The Difference Between Mild, Strong and Plug-In Hybrid Cars

First of all if you're unsure of what the definition of a hybrid car is then let us explain. In short, hybrids are vehicles which are powered by a conventional petrol or diesel engine which then works alongside a battery-powered electric motor. The electric motor supports the engine and is charged either through regenerative braking (an energy recovery mechanism which uses kinetic energy lost during deceleration to charge the vehicle’s battery) or through an electric power supply.

Depending on the type of system a car is built with, and the size & type of batteries used in that system, will determine what kind of Hybrid it is.

Read on to find out more...

Mild Hybrid Electric Vehicle (MHEV)

Mild hybrids are a kind of Self-Charging Hybrid - this means they use an electric motor to assist the petrol/diesel engine when accelerating to save fuel.

Many people wrongly assume that this requires a charging port for the battery or that they need to do something extra because it is a hybrid. This is not the case! You can simply fill the car with fuel and drive like normal. 

The electric battery sits in the background reducing the amount of work the engine has to do. This has a number of positives but the main two are the life cycle of the car will last longer and improves overall fuel economy.

If you didn't know the mild hybrid system was there, you wouldn't know it was a hybrid at all. Mild hybrids drive no differently to regular cars.

Pros of Mild Hybrid

  • Improved fuel economy
  • Drives like a traditional petrol / diesel car
  • Can be both manual and automatic
  • Cheaper than full or plug-in hybrids

View Our Mild Hybrids​

Full / Strong Hybrid Electric Vehicle (FHEV)

Full hybrids, also known as strong hybrids, are much like mild hybrids however they have the ability to travel (really) short distances on electric power only. This would again benefit fuel economy even more than a mild hybrid.

A full hybrid works in the same way as a mild hybrid in terms of filling the car up with fuel and driving as you normally would. The only difference is that the combustion engine will automatically switch to running on electric only power. It will then revert back to using the engine as and when it needs to for example when accelerating hard to ensure the car has the power it needs. 

Pros of Full Hybrid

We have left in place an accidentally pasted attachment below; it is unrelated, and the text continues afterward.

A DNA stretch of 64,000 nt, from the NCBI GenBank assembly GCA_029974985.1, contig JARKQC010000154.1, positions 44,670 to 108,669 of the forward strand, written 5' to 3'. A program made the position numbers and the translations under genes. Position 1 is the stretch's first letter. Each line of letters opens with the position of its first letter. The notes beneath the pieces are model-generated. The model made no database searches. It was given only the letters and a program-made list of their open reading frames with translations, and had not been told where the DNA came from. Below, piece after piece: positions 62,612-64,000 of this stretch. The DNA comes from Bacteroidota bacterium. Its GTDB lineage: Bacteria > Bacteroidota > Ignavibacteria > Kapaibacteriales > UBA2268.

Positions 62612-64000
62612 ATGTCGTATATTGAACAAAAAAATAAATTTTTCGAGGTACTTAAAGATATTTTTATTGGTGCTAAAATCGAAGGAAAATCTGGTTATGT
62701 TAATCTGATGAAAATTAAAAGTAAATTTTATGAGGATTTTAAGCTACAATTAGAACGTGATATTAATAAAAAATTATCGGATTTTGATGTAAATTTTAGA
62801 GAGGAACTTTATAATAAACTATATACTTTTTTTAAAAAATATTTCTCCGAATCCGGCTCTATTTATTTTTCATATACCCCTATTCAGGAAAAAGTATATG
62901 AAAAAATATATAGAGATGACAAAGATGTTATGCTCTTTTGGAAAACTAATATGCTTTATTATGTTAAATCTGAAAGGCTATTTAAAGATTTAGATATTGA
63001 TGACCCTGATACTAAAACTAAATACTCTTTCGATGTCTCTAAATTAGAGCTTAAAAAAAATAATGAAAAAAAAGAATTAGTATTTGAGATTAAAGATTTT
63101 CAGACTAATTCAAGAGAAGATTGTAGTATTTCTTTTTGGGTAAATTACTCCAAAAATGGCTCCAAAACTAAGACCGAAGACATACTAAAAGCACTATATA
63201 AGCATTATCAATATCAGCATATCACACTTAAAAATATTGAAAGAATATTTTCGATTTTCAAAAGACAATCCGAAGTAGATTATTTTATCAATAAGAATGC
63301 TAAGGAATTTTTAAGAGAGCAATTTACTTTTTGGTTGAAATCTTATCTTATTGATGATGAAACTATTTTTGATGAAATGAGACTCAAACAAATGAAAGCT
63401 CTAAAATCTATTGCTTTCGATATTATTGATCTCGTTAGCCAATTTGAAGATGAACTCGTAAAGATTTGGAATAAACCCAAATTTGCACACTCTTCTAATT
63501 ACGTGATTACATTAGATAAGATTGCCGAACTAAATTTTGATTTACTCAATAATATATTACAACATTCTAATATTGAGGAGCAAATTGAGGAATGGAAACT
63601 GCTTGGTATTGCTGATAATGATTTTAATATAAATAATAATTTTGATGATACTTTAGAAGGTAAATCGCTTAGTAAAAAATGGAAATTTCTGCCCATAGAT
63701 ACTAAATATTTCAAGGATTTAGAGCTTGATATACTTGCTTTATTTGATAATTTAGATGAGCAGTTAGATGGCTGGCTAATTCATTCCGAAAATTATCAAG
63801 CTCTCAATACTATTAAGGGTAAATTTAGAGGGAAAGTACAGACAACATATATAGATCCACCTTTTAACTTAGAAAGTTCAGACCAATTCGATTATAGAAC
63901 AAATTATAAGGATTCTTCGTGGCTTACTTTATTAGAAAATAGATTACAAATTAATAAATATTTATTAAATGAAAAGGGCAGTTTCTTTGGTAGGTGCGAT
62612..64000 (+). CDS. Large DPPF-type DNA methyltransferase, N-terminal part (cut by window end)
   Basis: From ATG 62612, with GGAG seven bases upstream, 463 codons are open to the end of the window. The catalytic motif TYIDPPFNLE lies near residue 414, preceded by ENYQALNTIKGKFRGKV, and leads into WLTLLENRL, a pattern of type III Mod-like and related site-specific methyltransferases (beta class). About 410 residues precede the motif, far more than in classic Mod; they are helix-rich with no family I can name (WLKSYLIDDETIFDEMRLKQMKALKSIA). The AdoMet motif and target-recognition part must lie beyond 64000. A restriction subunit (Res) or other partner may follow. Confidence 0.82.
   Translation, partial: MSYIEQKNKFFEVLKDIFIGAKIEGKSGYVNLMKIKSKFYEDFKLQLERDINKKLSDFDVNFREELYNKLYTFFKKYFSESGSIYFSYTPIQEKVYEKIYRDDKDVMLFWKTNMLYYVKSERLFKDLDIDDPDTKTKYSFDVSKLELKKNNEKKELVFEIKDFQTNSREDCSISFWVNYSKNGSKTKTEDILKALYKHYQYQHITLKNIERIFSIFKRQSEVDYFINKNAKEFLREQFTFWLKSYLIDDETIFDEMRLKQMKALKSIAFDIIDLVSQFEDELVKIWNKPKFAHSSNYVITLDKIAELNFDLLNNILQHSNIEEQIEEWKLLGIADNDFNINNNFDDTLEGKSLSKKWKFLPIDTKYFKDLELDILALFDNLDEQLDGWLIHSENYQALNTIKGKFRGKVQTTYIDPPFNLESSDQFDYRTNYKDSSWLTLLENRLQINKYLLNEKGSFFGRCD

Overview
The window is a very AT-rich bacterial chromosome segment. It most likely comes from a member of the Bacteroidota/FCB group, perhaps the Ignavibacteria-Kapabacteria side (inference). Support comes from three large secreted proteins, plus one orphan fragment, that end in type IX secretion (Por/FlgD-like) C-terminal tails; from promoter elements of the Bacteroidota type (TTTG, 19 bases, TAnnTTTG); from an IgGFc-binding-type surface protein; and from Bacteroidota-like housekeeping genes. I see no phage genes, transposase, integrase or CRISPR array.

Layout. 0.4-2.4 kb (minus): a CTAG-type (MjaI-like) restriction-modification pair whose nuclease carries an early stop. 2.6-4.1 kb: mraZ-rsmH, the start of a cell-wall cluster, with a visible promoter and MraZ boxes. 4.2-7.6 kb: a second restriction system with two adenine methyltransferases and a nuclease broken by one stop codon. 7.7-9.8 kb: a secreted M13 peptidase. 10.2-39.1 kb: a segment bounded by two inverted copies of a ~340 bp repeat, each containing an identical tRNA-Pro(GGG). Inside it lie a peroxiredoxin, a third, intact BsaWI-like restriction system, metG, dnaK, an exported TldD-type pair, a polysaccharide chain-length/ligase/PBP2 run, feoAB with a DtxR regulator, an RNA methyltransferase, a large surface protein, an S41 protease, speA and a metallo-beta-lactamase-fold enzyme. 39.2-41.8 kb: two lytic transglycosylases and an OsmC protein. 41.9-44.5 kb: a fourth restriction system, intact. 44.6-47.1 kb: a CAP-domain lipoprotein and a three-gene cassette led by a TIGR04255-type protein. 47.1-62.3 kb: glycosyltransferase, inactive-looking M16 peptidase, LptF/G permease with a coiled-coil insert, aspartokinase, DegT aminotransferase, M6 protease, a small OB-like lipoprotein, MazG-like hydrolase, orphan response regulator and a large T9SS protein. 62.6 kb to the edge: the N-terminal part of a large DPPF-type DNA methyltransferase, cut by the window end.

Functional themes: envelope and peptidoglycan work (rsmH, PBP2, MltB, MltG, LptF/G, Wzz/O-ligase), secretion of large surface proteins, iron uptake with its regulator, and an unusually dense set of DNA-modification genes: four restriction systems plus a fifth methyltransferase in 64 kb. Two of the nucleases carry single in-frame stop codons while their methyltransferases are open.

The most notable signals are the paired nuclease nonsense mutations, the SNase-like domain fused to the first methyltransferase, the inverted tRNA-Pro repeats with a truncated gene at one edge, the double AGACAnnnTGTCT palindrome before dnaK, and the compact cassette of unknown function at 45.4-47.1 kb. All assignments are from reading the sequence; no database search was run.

• Great fuel economy
  • Built from light materials
  • More assistance from electric
  • Extends a cars life cycle
  • Automatic stop/start
  • Can be both manual and automatic
  • Higher re-sale value
  • Cheaper than a plug-in hybrid

View Our Full Hybrids

Plug-In Hybrid Electric Vehicle (PHEV)

A plug-in hybrid is similar to a full hybrid but has the ability to travel much further using electric only. Depending on the model, you can travel between 15-50 miles on electric power alone (for example the Suzuki A-Cross which has an electic range of 46 miles).

With a plug in hybrid you won't have the same worries as you may with an all electric car ​(also known as "range anxiety") as once the electric power in the battery has run out, the car will revert to working like a full hybrid with the petrol/diesel engine automatically cutting in and out as & when it is required.

By combining the engine with the electric drivetrain, the overall driving range is comparable to that of a regular petrol or diesel car. 

Pros of a Plug-In Hybrid

  • Fantastic fuel economy
  • Reduced environmental impact
  • Extends a cars life cycle
  • No time-consuming charges
  • Ability to be electric and full hybrid
  • Higher re-sale value

View Our Plug-In Hybrids

Key Differences Between Each Hybrid

If you're still wondering which is best or which to choose, lets break it down in simple terms:

  • Mild and full hybrids do not need to be plugged in
  • Full and plug-in hybrids have the ability to travel on electric power alone
  • Plug-in hybrids can travel up to 50 miles on electric only power (provided they are fully charged)

Want to know more?

Whilst we've tried to explain how all the different hybrids work, we know it's quite a confusing area so if you still have questions please don't hesitate to contact us for more details.

Our Suzuki, Nissan & Subaru sales teams will be more than happy to guide you through the differences & organise a test drive for you to experience a hybrid for yourself.